The news site of Hinsdale Central High School

Devils' Advocate

The news site of Hinsdale Central High School

Devils' Advocate

The news site of Hinsdale Central High School

Devils' Advocate

Keeping the honor in National Honor Society


In recent months, juniors began turning in applications for National Honor Society, a volunteer based club that emphasizes leadership, academics, and character. The senior club, which has about 200 members, is popular among Central students.

However,  a lot of requirements need to be completed for admission into NHS. Students who are invited have a GPA of 4.5 or higher and must complete 20 hours of community service. They also need to write a variety of essays explaining how they exemplify the pillars of NHS: scholarship, service, leadership, and character.

“There are a lot of hoops to jump through, and those hoops are just to apply. It’s not a matter of ‘if I do this I get in,’ it’s a matter of ‘if I do this, my application is complete.’ The applications must go before a faculty council that ends up making the final decision based on the information provided,” said Mrs. Julie May, science teacher and NHS sponsor.

Once in, members must work to achieve the “active member” status to graduate with an NHS tassel. This work includes putting in 35 hours of service, running a fundraiser, and being involved in large group projects such as the Turkey Bowl and Rock the Cash. Yet at many other schools, such as Hinsdale South, the requirements are not as strict.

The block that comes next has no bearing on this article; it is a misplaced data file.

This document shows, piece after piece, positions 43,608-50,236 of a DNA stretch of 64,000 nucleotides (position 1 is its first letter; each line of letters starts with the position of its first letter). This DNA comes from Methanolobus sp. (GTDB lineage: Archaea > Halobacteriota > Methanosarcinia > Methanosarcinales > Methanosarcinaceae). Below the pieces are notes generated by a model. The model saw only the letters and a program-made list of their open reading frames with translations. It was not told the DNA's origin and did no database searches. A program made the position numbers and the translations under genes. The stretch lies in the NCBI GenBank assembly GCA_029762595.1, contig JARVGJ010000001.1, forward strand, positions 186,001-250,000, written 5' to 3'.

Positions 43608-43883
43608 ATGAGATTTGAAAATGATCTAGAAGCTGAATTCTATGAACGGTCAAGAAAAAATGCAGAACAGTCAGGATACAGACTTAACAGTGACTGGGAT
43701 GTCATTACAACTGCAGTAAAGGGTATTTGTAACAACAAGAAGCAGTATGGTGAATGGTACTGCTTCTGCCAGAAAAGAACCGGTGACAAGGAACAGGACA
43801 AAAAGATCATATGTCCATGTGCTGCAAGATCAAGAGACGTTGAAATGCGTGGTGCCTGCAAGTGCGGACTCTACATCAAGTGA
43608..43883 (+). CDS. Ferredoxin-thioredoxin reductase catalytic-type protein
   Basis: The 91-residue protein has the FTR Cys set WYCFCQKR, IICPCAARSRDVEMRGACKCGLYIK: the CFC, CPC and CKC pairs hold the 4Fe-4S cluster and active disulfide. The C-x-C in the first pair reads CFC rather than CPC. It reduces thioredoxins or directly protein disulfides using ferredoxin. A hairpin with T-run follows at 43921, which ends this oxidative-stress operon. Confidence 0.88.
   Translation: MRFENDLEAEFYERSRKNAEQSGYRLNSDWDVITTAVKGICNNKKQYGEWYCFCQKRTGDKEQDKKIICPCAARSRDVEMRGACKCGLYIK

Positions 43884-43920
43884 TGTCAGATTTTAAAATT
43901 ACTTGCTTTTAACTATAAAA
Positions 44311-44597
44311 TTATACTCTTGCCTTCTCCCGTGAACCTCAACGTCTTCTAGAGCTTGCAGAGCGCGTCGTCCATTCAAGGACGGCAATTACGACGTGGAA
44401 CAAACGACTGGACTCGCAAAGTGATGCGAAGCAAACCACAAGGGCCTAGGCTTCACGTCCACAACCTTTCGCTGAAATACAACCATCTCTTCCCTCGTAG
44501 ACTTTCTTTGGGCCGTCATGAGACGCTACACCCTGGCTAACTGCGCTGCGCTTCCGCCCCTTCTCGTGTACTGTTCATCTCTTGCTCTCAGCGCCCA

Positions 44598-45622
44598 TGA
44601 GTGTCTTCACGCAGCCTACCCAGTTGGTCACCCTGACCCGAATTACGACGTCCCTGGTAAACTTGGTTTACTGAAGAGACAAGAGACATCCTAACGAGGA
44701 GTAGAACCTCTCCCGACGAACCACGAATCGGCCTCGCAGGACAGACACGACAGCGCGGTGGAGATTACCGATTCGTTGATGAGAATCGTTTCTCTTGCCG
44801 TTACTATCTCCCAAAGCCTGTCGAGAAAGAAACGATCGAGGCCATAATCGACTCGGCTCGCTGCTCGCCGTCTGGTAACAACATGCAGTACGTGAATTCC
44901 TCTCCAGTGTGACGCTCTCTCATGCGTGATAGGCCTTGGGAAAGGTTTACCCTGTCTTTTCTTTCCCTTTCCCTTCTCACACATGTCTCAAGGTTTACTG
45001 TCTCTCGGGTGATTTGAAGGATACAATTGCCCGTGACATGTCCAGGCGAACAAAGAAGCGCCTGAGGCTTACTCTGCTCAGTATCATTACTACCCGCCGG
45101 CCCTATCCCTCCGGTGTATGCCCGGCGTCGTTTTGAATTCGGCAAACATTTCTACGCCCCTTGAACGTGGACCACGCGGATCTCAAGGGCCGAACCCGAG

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“I’d say it’s pretty laid back. Once in the club there are no requirements to stay in, we just trust that everyone goes to every meeting they possibly can,” said Sean “Dogger” Miller, senior and member of Hinsdale South’s NHS executive board.

Mrs. Lisa Fernandez, science teacher and NHS sponsor, has noticed the inconsistency in different schools’ NHS guidelines and believes it goes against the purpose of NHS.

“For some schools, you just need to make the GPA. That actually goes against the bylaws of NHS. If students aren’t involved in the pillars of NHS, they are not living by the actual bylaws set by the national chapter of NHS. The components that we’ve added, and that we’ve had for years, are consistent with the national chapter of NHS,” Fernandez said.

Students also notice this discrepancy, and some consequently decide not to apply. They feel their efforts won’t be properly recognized even though NHS is considered an elite organization.

“I didn’t want to apply to NHS because the institution is solely created to pad one’s application and doesn’t signify any real achievement. At our school, NHS seems to do a lot of volunteer work, but at other schools, that is not the case. So, colleges won’t even recognize the hard work you do,” said Annie Cappetta, junior.

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